American Avocets

The first time I saw a picture of an American Avocet was in Tri-Cities on a brochure showing birds that could be seen in the refuge at different times of the year.  Right then I resolved that I would find one to photograph.  It was a few years before I found one, though, despite exploring all the bird refuges on the Columbia River.  Strangely enough, the earliest picture I could find in my blog was taken in the San Pablo Bay National Wildlife Refuge, near Santa Rosa in March of 2012, and it was in its non-breeding plumage. The earliest I remember seeing one in full breeding colors was at Malheur National Wildlife Refuge. 

Later I learned that the best place to find them breeding was at Bear River. I finally managed to get a shot of an Avocet chick there on July 12, 2016.  I was hoping to relive that moment on our recent visit, but we saw very few Avocets there this time and not a single nest, though when we were confronted by this Avocet as we started the road tour, I suspected that there might be a nest nearby. 

American Avocet

However, I dismissed that idea when the Avocet suddenly decided to take a nap.

Sleeping Avocet

The area where we’ve seen nests before was drained this year and cows were roaming the fields, apparently an attempt to rid the area of some kind of obnoxious weed.

So, we had to settle for shots of solitary Avocets foraging in the shallow water on other parts of the refuge,

Avocet Wading in Shallow Water

but Avocets are such elegant birds that it’s always a treat to see them, chicks or not.

Avocet Feeding

We did see a few pairs of Avocets, though. This pair foraged so closely together that I wondered if they could be courting each other and nesting.

A Pair of American Avocets Feeding

If so, they would be late because a little research revealed they generally nest from April to early July.  

In a normal year, that’s when Leslie and I would be headed to Colorado, but this was far from a normal year in so many ways.  Hopefully, we can get on track again next year.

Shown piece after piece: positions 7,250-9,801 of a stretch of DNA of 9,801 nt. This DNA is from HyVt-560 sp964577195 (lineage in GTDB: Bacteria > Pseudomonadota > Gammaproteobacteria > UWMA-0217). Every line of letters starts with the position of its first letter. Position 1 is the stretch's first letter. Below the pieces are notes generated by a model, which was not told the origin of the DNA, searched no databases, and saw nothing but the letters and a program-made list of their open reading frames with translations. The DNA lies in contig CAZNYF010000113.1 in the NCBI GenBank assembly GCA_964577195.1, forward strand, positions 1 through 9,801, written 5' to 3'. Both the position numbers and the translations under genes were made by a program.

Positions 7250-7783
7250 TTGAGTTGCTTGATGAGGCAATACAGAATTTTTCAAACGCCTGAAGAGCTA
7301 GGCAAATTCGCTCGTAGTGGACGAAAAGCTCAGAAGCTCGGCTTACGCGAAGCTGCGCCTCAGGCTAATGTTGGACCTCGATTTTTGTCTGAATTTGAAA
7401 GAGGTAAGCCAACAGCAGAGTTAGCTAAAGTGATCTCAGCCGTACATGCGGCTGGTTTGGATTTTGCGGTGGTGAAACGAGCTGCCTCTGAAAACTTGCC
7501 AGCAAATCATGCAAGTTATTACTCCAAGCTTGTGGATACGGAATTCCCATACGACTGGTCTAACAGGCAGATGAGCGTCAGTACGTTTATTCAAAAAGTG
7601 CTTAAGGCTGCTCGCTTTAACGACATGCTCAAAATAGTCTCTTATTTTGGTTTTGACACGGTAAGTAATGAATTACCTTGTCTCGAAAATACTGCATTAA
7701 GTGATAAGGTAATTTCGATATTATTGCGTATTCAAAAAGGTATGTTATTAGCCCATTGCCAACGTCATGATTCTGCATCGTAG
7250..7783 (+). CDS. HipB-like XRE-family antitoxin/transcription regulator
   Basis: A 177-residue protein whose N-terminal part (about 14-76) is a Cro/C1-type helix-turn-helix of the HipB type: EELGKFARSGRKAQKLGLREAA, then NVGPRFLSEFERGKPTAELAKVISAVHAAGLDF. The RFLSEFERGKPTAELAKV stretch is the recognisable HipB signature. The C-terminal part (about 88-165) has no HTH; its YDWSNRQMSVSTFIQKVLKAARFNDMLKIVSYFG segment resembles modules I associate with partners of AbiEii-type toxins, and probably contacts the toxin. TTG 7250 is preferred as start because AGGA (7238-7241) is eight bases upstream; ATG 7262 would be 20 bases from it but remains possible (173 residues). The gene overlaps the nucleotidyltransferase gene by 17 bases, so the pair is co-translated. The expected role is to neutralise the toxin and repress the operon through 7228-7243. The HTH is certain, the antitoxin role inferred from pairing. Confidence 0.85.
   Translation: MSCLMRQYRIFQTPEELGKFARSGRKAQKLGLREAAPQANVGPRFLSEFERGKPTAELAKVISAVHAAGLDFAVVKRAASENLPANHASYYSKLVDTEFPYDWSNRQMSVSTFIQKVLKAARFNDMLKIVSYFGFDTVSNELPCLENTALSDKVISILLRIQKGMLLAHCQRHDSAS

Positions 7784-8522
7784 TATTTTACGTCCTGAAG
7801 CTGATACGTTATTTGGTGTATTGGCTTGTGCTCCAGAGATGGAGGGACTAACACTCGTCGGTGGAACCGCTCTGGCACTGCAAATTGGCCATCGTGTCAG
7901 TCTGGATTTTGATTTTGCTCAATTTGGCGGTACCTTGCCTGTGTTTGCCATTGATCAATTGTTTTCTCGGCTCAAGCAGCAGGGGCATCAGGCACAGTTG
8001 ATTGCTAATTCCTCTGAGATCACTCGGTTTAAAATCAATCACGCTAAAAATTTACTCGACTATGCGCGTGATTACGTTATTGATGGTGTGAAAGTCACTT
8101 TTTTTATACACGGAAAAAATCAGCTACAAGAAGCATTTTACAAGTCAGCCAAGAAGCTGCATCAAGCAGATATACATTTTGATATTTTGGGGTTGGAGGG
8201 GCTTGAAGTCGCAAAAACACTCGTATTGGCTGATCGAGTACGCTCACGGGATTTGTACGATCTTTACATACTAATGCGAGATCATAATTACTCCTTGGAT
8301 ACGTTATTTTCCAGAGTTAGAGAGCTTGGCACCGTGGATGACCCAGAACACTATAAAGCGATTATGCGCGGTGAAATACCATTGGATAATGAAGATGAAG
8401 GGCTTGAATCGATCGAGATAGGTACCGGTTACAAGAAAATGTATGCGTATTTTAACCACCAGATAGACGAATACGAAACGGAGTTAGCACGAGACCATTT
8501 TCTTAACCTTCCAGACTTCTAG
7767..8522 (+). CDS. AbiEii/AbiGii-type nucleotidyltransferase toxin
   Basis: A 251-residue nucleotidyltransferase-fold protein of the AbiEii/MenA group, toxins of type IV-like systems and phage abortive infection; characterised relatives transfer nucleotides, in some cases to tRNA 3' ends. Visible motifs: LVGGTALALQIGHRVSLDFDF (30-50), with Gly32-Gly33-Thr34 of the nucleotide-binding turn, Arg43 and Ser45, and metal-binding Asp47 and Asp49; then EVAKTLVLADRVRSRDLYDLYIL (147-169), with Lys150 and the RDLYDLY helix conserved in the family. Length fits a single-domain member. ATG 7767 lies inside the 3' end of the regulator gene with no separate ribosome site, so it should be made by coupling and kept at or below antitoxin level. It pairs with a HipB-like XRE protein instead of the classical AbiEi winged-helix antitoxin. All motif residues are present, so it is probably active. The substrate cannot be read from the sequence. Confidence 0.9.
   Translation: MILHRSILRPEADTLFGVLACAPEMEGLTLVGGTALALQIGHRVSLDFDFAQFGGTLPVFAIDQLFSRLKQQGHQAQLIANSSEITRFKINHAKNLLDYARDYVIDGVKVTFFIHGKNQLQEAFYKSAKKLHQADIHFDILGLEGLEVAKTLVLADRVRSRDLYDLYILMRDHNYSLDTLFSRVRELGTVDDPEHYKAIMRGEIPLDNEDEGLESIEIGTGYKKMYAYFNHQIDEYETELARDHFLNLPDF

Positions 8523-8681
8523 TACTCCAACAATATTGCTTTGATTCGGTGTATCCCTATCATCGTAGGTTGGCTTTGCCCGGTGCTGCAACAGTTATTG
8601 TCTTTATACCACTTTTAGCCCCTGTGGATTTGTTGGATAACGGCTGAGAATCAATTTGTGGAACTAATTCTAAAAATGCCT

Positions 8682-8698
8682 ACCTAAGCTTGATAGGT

Back to Bear River Migratory Bird Refuge

We just returned from our long-awaited trip to visit the Websters in Broomfield, CO, and Paul in Santa Rosa.  After a very long day of travel on our way to Colorado, we stayed overnight in Ogden, Utah, and squeezed in a visit to the Bear River Migratory Bird Refuge early the next morning before heading out to Broomfield.   We’ve never visited Bear River this time of year, so we didn’t know what to expect.  We were pleased to see the same old gang of Pelicans at the beginning of the drive-through tour, just where they have been on all our previous trips.           

Small Flock of White Pelicans

After getting this close-up,

Pelican Closeup

 we probably didn’t need to bother to take another shot of Pelicans because we couldn’t get a better shot, but we took a lot more as it turned out.  It took me quite a while to narrow down to just five shots.  

Since we rarely see White Pelicans west of the Cascades, it was delightful to see them throughout the Bear River refuge. Small flocks would occasionally fly overhead,

White Pelicans in flight

but, more often than not, we would just see small groups floating quietly on the ponds.

Pelicans Floating on the pond

Technically, this last shot isn’t very good because it’s so blurry that even Photoshop and Topaz can’t render it sharply, but I liked it because it revealed just how big a pelican’s mouth is.  

What a Big Mouth

Though we don’t go to Bear River specifically to see White Pelicans (I, at least, go to see the American Avocets), seeing the pelicans enhances the experience.  

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